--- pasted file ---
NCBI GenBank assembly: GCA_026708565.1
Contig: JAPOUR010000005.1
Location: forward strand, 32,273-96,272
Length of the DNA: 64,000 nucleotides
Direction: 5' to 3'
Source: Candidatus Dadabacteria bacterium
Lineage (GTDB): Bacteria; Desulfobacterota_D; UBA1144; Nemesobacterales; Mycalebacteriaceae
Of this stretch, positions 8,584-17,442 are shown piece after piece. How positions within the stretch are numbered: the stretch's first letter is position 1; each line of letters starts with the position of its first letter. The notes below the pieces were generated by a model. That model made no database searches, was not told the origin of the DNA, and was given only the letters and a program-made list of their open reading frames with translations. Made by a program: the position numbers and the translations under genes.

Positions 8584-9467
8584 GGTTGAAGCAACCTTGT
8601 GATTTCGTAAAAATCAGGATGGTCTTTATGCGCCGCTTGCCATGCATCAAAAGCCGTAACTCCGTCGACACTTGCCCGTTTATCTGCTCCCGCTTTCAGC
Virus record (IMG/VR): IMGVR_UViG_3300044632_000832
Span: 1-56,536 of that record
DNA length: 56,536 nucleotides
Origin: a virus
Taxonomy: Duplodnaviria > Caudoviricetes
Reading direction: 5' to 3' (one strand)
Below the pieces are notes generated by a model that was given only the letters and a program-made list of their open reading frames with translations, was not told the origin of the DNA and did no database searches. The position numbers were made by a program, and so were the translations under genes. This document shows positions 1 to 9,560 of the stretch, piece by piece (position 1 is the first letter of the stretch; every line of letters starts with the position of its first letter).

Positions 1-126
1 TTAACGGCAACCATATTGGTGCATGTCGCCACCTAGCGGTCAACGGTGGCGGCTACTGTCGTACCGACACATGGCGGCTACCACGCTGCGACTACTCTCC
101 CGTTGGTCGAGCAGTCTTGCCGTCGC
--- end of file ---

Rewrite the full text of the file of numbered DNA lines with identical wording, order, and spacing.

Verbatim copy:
NCBI GenBank assembly: GCA_026708565.1
Contig: JAPOUR010000005.1
Location: forward strand, 32,273-96,272
Length of the DNA: 64,000 nucleotides
Direction: 5' to 3'
Source: Candidatus Dadabacteria bacterium
Lineage (GTDB): Bacteria; Desulfobacterota_D; UBA1144; Nemesobacterales; Mycalebacteriaceae
Of this stretch, positions 8,584-17,442 are shown piece after piece. How positions within the stretch are numbered: the stretch's first letter is position 1; each line of letters starts with the position of its first letter. The notes below the pieces were generated by a model. That model made no database searches, was not told the origin of the DNA, and was given only the letters and a program-made list of their open reading frames with translations. Made by a program: the position numbers and the translations under genes.

Positions 8584-9467
8584 GGTTGAAGCAACCTTGT
8601 GATTTCGTAAAAATCAGGATGGTCTTTATGCGCCGCTTGCCATGCATCAAAAGCCGTAACTCCGTCGACACTTGCCCGTTTATCTGCTCCCGCTTTCAGC
Virus record (IMG/VR): IMGVR_UViG_3300044632_000832
Span: 1-56,536 of that record
DNA length: 56,536 nucleotides
Origin: a virus
Taxonomy: Duplodnaviria > Caudoviricetes
Reading direction: 5' to 3' (one strand)
Below the pieces are notes generated by a model that was given only the letters and a program-made list of their open reading frames with translations, was not told the origin of the DNA and did no database searches. The position numbers were made by a program, and so were the translations under genes. This document shows positions 1 to 9,560 of the stretch, piece by piece (position 1 is the first letter of the stretch; every line of letters starts with the position of its first letter).

Positions 1-126
1 TTAACGGCAACCATATTGGTGCATGTCGCCACCTAGCGGTCAACGGTGGCGGCTACTGTCGTACCGACACATGGCGGCTACCACGCTGCGACTACTCTCC
101 CGTTGGTCGAGCAGTCTTGCCGTCGC